It is that time of the week again. It is time to look at my favorite newspaper front page of the week.
As always, I culled through the front pages shown at Newseum.org and picked my favorite.
The Arizona Republic
On Sunday, The Arizona Republic took a stand on a very sensitive topic — illegal immigration and Senate Bill 1070, which aims to “identify, prosecute and deport illegal immigrants” by making “the failure to carry immigration
documents a crime and give the police broad power to detain anyone suspected of being in the country illegally.”
Citizens of Arizona feel very strongly about this topic, and as the voice of the state, The Republic decided to tackle the issue in a grand fashion.
It ran two front pages — a front page wrap and a true front page beneath it.
The wrap front page of the Sunday edition was a giant editorial, which included the names of politicians the paper claimed have failed the state.
The editorial didn’t specifically support either side of the SB 1070 debate. It said the law was being put into place wasn’t the answer, yet critics of it weren’t doing any better either:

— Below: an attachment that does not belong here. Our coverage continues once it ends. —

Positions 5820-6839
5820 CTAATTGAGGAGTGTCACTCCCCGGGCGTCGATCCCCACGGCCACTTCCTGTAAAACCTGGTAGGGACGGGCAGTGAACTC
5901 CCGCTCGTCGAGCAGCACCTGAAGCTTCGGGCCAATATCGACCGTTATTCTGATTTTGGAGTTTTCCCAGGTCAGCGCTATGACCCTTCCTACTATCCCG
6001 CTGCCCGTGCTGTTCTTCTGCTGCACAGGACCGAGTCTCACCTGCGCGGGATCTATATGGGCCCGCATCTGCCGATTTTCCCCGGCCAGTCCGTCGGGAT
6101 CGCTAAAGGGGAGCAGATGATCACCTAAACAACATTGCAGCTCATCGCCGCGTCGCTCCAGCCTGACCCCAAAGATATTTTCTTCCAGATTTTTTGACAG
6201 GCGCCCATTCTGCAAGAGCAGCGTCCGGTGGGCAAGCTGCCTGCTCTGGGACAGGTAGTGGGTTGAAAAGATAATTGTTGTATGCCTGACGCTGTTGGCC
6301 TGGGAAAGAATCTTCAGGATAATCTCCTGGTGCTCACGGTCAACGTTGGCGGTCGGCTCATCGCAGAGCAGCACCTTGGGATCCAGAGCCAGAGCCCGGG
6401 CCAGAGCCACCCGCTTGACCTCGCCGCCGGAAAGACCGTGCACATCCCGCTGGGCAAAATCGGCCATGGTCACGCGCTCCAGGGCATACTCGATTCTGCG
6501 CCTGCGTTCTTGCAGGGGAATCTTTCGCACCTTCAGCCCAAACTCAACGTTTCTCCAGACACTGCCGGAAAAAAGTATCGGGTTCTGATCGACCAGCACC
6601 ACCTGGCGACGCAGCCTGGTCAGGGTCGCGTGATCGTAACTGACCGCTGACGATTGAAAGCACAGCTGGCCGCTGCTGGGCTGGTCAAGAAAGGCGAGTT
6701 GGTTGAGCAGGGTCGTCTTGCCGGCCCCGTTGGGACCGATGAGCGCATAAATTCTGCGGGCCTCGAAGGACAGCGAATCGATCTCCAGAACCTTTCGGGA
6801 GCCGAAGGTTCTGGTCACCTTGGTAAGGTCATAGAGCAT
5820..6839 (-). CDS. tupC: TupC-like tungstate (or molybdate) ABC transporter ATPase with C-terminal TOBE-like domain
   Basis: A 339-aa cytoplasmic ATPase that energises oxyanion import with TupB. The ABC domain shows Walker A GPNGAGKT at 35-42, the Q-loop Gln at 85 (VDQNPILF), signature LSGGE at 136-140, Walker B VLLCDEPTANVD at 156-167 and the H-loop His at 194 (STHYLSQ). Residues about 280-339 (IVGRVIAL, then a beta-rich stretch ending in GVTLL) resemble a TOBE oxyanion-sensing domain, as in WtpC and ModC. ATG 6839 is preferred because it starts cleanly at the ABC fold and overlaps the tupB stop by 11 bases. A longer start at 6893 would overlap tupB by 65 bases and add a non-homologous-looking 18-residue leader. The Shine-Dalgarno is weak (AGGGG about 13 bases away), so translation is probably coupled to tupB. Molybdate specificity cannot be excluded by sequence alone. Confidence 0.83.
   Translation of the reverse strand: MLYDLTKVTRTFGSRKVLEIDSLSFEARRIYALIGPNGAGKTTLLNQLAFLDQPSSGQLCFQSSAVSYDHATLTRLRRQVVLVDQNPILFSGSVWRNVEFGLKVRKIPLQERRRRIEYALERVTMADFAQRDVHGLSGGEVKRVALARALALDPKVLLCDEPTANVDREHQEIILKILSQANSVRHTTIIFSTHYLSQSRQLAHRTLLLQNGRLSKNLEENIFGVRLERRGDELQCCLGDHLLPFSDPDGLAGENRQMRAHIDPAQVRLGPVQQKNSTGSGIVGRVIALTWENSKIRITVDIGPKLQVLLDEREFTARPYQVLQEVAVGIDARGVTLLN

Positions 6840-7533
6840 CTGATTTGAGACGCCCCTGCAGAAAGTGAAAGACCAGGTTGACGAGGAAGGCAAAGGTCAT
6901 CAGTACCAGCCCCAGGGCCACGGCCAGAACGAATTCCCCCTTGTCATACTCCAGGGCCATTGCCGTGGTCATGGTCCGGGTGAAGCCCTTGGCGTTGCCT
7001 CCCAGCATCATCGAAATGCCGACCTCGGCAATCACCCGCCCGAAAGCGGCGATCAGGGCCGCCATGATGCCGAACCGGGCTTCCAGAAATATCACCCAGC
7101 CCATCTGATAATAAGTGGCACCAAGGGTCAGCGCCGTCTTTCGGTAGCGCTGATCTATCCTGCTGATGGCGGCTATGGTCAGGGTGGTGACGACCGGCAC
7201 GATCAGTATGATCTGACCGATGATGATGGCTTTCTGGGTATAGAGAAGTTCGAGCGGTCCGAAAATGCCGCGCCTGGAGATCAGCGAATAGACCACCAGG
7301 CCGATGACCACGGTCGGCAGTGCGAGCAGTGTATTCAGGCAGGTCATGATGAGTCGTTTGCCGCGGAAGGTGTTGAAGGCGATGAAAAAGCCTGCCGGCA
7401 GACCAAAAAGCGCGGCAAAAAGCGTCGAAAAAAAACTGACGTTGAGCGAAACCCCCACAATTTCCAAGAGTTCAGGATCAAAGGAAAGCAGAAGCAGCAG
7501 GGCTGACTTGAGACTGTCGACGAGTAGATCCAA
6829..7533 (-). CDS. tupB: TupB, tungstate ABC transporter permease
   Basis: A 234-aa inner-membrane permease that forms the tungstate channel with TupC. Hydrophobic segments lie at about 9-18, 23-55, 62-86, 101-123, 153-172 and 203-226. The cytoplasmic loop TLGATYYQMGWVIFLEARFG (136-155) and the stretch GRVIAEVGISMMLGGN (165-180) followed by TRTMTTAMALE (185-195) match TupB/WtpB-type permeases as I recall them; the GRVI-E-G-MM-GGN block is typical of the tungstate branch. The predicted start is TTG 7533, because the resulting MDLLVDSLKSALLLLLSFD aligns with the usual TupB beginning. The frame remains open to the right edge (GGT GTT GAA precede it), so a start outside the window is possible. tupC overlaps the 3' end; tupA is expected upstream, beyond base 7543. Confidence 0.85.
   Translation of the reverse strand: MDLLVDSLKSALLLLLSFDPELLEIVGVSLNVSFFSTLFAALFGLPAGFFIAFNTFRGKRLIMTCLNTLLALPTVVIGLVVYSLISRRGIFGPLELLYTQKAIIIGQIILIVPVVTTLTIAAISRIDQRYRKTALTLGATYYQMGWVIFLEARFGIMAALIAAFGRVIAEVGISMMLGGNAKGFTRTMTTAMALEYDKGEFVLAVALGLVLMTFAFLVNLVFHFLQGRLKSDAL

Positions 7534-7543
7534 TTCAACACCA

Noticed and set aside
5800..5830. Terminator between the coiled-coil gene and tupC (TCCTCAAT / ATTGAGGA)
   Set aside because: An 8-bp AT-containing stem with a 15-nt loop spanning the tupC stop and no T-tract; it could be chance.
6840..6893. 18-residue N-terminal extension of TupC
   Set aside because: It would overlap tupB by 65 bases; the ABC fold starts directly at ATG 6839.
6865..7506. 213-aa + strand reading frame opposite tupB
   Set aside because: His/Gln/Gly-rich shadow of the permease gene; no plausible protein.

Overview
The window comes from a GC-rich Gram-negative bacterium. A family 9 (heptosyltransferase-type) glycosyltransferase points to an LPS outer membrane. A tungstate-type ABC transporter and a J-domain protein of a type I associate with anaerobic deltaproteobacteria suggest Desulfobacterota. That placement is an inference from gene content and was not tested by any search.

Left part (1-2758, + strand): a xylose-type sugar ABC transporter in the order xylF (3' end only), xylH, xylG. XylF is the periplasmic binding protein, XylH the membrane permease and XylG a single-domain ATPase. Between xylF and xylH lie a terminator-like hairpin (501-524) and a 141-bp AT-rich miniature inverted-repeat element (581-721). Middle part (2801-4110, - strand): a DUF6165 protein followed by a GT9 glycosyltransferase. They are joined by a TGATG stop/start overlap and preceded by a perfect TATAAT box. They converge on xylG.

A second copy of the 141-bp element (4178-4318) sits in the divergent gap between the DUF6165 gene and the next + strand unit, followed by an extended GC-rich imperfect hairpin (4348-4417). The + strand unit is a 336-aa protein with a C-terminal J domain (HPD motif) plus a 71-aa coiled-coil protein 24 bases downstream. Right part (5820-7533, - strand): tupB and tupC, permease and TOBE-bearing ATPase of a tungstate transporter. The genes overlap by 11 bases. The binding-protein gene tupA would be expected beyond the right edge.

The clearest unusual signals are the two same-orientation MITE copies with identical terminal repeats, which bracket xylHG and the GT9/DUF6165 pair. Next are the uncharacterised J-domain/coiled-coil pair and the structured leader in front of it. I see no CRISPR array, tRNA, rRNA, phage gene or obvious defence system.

“The federal government is abdicating its duty on the border. Arizona politicians are pandering to public fear. The result is a state law that intimidates Latinos while doing nothing to curb illegal immigration.”
And the true front page beneath the editorial wrap was a traditional, news-filled front page, which had a very nice centerpiece package.
However, it was the editorial wrap that caught my eye. It’s an opinion page editorial on steroids, and it makes a great point — SB 1070 was an attempt, albeit a poor one, at solving a problem; it didn’t work, so more work needs to be done.
I like to see a newspaper take a bold stance and be a voice of the people it serves. The Arizona Republic is engaging in civic journalism, which as I remember from Alan Montgomery’s journalism classes at Hutchinson (Kan.) Community College was started by a Kansas editor named Davis “Buzz” Merritt.
More news organizations need to do this kind of editorializing, especially on hot-button issues, if they can bring something valuable to the conversation as The Republic did.